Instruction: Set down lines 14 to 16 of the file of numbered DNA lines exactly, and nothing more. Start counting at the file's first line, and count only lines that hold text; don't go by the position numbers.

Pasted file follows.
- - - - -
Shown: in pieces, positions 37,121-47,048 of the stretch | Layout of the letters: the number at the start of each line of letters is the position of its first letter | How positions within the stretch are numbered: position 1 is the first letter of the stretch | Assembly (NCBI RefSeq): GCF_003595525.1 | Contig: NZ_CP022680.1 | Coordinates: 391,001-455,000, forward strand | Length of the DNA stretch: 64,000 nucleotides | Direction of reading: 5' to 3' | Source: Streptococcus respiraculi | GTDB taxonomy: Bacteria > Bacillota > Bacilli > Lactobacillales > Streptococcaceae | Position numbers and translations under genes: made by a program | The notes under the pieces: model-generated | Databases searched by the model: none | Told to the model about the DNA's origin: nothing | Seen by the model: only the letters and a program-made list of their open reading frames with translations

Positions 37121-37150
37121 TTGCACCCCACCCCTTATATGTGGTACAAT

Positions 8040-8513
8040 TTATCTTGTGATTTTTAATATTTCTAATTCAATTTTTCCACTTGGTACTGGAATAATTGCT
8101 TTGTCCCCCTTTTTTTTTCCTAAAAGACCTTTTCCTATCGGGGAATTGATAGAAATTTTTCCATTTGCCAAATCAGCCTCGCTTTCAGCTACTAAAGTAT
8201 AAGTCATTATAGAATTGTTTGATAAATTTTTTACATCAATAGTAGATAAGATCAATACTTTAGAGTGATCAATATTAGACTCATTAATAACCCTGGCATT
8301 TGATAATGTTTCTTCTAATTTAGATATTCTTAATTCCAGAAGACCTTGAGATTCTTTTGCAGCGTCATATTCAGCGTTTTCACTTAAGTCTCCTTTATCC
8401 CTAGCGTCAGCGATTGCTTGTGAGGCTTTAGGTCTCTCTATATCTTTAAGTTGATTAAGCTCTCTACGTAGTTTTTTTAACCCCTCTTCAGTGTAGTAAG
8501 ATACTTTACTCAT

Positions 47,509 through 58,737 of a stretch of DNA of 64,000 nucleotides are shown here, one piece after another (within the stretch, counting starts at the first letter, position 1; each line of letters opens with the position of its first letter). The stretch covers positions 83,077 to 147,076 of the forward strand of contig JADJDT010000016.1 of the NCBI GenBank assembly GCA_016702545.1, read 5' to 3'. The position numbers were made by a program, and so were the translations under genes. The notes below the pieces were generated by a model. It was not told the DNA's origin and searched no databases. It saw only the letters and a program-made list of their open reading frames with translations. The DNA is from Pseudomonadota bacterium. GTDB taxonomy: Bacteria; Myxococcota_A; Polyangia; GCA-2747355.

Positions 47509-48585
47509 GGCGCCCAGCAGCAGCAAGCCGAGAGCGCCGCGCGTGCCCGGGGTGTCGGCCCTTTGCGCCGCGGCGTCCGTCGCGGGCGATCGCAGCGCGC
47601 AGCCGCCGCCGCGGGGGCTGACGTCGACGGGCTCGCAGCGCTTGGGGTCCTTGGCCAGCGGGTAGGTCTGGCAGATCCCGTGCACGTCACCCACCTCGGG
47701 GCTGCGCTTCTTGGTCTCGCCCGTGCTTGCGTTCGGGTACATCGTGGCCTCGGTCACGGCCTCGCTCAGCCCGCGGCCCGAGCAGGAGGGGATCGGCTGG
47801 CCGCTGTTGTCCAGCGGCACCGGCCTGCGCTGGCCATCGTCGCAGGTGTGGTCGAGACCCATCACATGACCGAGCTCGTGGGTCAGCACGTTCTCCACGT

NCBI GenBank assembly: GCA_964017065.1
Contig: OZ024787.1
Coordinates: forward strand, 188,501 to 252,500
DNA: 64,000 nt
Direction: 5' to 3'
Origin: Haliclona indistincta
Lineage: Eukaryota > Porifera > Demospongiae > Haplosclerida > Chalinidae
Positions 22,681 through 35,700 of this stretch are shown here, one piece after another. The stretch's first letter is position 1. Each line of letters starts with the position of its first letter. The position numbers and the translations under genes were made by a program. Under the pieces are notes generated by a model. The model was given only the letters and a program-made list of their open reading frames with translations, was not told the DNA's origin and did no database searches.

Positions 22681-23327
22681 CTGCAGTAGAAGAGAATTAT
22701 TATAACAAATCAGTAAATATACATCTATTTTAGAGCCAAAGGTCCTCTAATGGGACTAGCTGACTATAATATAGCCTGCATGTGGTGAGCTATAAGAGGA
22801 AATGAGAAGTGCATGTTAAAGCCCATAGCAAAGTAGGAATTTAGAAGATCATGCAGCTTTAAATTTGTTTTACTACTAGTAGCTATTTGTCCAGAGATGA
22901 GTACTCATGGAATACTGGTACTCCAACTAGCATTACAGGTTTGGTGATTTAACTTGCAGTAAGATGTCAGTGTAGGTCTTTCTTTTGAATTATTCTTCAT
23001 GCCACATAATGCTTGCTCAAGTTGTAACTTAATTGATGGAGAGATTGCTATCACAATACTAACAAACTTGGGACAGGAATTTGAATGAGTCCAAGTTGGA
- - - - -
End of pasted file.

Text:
47601 AGCCGCCGCCGCGGGGGCTGACGTCGACGGGCTCGCAGCGCTTGGGGTCCTTGGCCAGCGGGTAGGTCTGGCAGATCCCGTGCACGTCACCCACCTCGGG
47701 GCTGCGCTTCTTGGTCTCGCCCGTGCTTGCGTTCGGGTACATCGTGGCCTCGGTCACGGCCTCGCTCAGCCCGCGGCCCGAGCAGGAGGGGATCGGCTGG
47801 CCGCTGTTGTCCAGCGGCACCGGCCTGCGCTGGCCATCGTCGCAGGTGTGGTCGAGACCCATCACATGACCGAGCTCGTGGGTCAGCACGTTCTCCACGT